Though I am *very* thankful to live in a Christian family and to be brought up as a Christian, I find it almost a little enviable to think that those who have never read or heard the Bible don't have all their preconceived notions about what the Bible is. Those of us who have been brought up as Christians have the distinct privilege of having some of our earliest memories as being told Bible stories. And yet, sometimes I think that's almost a curse. When we've been brought up like that, we have it ingrained into us that the Bible is just full of short little stories to tell us how to live. Though this isn't completely wrong, it falls very short of what is actually contained in the Bible. If a Christian ever figures out that the Bible is just one story, it takes many years of rewiring before he can finally get to a passage in the OT without immediately trying to apply it to himself as a moral lesson.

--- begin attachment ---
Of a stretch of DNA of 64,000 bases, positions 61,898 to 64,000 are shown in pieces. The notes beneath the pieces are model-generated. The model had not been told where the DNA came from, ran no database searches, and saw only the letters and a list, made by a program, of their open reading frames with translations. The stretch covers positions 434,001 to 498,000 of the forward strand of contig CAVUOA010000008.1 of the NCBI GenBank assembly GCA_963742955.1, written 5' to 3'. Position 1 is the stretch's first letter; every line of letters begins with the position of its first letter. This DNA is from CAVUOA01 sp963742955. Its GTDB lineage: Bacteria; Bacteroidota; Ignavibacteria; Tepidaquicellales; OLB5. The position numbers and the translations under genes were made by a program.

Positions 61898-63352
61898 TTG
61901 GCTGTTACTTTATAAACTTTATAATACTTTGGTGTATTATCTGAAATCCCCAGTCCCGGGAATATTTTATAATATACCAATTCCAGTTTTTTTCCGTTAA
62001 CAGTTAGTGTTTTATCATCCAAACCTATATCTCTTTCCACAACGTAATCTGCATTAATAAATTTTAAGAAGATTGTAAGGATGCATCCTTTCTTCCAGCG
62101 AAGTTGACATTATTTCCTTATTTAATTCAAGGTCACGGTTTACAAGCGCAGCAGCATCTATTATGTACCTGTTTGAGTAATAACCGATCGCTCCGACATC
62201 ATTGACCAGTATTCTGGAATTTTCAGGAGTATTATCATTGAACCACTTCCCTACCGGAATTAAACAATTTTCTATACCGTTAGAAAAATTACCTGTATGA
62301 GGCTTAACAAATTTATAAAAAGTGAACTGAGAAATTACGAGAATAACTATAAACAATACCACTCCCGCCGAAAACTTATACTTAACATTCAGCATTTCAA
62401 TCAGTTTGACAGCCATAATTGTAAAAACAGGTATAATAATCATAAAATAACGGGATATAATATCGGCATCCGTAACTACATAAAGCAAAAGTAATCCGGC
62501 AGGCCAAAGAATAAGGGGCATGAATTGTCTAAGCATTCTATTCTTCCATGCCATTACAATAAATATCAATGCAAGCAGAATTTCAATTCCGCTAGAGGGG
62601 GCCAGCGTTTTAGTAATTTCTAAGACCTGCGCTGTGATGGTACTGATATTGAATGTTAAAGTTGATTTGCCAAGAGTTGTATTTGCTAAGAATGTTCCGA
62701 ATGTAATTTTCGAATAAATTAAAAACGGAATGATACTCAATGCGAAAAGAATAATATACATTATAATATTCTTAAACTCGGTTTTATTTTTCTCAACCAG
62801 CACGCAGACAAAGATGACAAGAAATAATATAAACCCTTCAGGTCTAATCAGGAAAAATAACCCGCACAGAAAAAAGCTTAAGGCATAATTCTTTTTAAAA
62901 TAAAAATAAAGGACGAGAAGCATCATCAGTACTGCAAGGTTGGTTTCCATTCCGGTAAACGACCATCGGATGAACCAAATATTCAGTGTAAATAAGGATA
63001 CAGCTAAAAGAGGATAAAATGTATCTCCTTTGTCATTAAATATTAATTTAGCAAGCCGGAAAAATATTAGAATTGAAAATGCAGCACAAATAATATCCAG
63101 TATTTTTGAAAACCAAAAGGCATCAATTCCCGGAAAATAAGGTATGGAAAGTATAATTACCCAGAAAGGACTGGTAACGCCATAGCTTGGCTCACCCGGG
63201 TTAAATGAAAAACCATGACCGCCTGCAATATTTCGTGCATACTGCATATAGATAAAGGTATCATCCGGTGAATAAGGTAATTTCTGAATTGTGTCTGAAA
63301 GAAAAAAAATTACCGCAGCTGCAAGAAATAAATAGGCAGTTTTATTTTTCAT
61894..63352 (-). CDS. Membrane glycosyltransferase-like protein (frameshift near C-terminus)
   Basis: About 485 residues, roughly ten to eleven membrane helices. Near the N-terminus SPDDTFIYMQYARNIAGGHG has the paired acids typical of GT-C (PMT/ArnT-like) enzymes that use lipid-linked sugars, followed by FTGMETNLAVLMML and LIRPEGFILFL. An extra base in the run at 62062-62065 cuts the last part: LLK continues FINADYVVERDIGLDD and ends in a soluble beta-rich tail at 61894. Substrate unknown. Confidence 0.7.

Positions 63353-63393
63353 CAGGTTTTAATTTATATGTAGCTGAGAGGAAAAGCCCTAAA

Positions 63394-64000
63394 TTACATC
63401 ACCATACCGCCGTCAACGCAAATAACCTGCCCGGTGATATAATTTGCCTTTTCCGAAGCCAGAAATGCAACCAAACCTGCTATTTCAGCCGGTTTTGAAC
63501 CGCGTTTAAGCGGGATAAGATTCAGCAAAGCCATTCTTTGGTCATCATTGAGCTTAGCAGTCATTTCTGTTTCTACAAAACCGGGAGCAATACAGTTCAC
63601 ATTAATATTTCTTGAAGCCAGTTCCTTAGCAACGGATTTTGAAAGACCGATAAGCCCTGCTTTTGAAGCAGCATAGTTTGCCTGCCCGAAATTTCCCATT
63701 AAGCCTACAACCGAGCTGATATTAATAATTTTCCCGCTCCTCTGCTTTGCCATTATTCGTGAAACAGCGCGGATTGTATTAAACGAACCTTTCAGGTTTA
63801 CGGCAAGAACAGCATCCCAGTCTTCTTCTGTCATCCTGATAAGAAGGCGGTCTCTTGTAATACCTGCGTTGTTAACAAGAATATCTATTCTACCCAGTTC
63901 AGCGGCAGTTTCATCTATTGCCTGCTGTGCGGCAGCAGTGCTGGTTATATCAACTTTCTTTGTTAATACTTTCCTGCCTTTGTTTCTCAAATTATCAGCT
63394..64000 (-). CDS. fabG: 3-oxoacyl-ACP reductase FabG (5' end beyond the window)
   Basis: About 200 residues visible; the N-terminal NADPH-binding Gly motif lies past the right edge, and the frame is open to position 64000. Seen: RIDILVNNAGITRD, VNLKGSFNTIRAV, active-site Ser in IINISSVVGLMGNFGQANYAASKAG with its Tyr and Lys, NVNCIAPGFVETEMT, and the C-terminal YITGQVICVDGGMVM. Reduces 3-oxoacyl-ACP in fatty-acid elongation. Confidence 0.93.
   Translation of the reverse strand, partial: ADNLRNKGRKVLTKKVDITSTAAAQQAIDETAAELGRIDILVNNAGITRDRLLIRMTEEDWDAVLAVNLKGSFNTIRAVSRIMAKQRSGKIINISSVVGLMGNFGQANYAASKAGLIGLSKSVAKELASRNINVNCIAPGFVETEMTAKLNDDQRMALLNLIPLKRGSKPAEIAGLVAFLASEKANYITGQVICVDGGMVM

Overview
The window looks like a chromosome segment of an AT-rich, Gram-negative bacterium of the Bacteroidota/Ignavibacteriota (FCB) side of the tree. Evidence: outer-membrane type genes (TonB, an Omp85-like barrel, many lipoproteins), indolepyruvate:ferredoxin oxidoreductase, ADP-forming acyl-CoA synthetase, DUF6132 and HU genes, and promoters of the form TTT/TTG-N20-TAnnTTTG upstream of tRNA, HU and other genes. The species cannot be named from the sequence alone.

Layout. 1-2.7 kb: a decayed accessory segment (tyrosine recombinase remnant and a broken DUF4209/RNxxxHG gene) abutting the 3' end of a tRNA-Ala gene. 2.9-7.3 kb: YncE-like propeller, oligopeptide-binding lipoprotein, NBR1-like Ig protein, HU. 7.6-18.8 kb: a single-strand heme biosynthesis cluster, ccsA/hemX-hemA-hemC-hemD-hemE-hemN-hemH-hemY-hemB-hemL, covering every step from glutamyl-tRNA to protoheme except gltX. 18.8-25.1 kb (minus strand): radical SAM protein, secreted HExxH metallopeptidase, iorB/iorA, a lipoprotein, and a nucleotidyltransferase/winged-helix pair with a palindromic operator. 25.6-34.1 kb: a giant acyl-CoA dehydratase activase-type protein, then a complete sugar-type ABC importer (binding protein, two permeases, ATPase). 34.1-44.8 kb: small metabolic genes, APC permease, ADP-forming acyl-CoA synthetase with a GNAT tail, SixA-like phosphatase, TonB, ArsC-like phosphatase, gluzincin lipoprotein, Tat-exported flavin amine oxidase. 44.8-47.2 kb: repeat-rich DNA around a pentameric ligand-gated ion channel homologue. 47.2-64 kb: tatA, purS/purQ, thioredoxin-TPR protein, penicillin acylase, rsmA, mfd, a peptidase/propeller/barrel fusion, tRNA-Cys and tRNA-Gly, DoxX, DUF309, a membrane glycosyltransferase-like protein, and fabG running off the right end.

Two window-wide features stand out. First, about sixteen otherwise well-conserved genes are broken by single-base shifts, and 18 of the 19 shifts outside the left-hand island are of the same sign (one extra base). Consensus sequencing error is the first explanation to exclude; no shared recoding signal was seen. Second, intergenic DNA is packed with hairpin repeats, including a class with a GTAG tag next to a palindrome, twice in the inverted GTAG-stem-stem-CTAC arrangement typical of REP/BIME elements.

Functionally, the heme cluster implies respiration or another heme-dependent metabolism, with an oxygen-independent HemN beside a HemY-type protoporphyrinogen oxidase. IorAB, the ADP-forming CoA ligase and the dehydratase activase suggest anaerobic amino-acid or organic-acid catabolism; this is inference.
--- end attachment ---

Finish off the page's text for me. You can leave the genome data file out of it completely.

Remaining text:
Yes, I am a little jealous of those who didn't have the privilege of growing up in a Christian home.
They pick the Bible up for the first time. They notice it's divided into many sections, yet they know from reading other books that skipping around in it is the way to spell disaster. Why ruin a perfectly good book? They start in Genesis, and they are immediately taken with the awesome God who creates all things to be good. Perfect. Shalomic. Things are perfect until - oh, why did they have to ruin it all?!? But wait! God is promising to restore them. Well, that ought to make them shape up. After all, in this world of reciprocity, you do something nice for others who have performed acts of kindness to you. Wait. WHAT ARE THEY THINKING!!! Again! How could they...? How terrible! What? You mean that God is still faithful to them? You mean He will still keep his promise to the people? A sense of awe and love for this God fills the person. What wonder! And they're immediately whisked away with this plot of God's saving work...
Oh, BTW, happy half-birthday to me. =)